National Meeting on Climate Change Research – Lisboa Green Capital 2020

National Meeting on Climate Change Research

The National Meeting on Climate Change Research brought together, for the first time, national research units to present their research results on climate change. The unprecedented event took place in the Grand Auditorium of the Faculty of Sciences of the University of Lisbon on 17 and 18 February.

The meeting, held in the context of the Lisboa European Green Capital 2020, was based on round tables and presentations of research results on topics such as oceans, energy, cities, agriculture and biodiversity, health and economics and politics, always in the context of climate change.

The first day began shortly after 9am with a welcoming session with Luís Carriço, Director of Science at the University of Lisbon, José Sá Fernandes, Councillor for the Environment, Climate and Energy and Green Structure of the Lisbon City Council, Inês Santos Costa, Secretary of State for the Environment, and Manuel Heitor, Minister for Science, Technology and Higher Education.

The Secretary of State for the Environment opened her speech with the preamble that she had been a researcher for eight years, a career she abandoned because she was dissatisfied with her role: “Not because the subject was not interesting, quite the contrary, but because I often wondered what is expected of scientific research”. In her inaugural speech, the former Industrial Ecology researcher launched a challenge for the audience of scientists to have more communication with society outside the academy: “I was part of that group that thought we had to adapt our communication to entrepreneurs, economists or politicians if we really wanted to make a difference. I confess that it was strange for me that this knowledge remained only within the walls of a conference or in the pages of a scientific journal”.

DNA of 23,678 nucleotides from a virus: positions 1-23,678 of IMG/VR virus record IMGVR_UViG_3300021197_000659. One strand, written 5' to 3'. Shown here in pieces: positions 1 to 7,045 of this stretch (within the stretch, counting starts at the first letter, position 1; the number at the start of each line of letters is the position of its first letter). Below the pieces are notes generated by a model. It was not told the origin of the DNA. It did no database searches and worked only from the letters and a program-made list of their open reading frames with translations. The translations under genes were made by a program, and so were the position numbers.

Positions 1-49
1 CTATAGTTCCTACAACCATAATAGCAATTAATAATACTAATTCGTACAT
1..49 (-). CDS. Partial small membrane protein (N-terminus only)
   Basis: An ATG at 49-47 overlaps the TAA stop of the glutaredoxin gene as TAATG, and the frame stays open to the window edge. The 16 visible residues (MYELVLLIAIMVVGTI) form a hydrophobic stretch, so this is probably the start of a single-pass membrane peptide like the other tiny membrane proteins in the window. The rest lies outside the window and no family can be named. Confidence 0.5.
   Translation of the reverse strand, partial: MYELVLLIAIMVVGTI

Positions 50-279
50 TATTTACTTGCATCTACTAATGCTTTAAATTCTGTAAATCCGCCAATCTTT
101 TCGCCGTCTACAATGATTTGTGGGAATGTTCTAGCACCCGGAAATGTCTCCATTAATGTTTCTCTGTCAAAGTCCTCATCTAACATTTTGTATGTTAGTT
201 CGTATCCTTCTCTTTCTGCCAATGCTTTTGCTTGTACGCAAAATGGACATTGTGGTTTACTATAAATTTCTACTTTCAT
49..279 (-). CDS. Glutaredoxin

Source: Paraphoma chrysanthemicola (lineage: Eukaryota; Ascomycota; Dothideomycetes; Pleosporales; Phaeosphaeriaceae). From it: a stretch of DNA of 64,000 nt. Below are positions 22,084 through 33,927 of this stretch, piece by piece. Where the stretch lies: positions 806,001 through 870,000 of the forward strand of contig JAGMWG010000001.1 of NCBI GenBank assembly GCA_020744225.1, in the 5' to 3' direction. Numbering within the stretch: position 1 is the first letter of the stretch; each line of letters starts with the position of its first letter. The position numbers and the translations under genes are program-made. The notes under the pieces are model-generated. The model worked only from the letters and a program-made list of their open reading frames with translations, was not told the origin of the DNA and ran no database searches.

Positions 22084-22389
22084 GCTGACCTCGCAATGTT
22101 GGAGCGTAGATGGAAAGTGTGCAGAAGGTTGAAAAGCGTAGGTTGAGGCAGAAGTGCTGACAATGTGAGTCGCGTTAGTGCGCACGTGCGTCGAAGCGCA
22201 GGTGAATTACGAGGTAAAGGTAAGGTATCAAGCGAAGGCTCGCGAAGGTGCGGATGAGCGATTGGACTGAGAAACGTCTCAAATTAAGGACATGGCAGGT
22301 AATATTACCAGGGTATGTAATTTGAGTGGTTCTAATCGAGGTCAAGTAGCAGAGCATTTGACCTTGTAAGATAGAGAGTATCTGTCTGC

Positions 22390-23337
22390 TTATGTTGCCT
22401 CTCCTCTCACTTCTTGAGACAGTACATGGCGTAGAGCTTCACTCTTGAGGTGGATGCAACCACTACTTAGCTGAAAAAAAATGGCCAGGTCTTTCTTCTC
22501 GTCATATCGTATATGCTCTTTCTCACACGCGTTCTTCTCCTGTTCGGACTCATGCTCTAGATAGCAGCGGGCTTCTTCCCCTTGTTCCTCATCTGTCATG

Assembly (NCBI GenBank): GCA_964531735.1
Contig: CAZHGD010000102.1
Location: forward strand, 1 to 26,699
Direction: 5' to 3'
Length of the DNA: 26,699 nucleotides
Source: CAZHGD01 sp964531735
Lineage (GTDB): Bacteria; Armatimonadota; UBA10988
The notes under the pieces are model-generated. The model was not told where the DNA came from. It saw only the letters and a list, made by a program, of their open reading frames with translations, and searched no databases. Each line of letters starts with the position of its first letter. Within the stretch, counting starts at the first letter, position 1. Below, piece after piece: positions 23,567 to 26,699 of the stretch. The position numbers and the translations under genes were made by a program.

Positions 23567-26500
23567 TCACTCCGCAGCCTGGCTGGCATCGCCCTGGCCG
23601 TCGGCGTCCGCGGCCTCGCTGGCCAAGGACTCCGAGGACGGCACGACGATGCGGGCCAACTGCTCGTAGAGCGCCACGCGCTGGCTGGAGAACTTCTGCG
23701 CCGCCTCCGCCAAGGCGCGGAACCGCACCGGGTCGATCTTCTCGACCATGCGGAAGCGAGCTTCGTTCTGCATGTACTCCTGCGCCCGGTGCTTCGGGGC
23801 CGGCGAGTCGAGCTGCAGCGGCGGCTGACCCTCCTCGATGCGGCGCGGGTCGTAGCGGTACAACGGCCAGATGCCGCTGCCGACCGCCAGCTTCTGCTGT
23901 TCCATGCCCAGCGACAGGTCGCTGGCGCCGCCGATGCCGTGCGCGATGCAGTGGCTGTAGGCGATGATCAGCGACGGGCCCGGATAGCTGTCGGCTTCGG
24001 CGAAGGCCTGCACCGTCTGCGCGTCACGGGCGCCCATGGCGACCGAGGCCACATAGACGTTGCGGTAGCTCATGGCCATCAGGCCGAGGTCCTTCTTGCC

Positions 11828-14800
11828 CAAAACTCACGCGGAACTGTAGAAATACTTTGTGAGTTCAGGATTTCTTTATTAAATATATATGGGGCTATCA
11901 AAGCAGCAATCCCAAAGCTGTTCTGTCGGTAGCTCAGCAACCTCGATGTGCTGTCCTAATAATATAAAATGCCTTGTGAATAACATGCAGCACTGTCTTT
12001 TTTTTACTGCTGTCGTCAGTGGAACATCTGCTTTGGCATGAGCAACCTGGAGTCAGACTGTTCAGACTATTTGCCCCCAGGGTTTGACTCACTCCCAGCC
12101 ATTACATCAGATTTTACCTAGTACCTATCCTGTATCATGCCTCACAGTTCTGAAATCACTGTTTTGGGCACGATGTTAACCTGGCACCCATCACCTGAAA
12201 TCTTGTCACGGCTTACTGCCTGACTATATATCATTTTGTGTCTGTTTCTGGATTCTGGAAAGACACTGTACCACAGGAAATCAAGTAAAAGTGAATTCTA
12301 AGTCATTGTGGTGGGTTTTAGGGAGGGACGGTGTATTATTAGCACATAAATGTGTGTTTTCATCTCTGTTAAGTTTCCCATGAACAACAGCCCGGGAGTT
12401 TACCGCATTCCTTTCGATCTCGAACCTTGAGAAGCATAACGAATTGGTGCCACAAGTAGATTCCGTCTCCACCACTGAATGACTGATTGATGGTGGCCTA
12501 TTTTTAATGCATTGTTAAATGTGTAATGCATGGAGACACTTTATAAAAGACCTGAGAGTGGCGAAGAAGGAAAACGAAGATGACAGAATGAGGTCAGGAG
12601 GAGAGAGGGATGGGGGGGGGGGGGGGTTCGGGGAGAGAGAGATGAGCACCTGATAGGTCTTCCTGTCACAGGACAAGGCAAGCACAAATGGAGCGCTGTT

For his part, the Minister of Science drew attention to “the critical need for new knowledge” as well as institutional innovation and new observation methods. Manuel Heitor also drew attention to the need for debates such as this to be open to the public, as the Secretary of State for the Environment had stressed: “We must all have the humility to know what we know and what we do not know, but above all to ensure ever more and better knowledge but also its dissemination”. The Minister of Science concluded with emphasis on that same point: “There is, therefore, an intrinsic need for these debates not to be closed but to be open to all, to citizens in general and certainly to those with decision-making capacities and responsibilities, but, in general, to the effort to mobilise everyone”.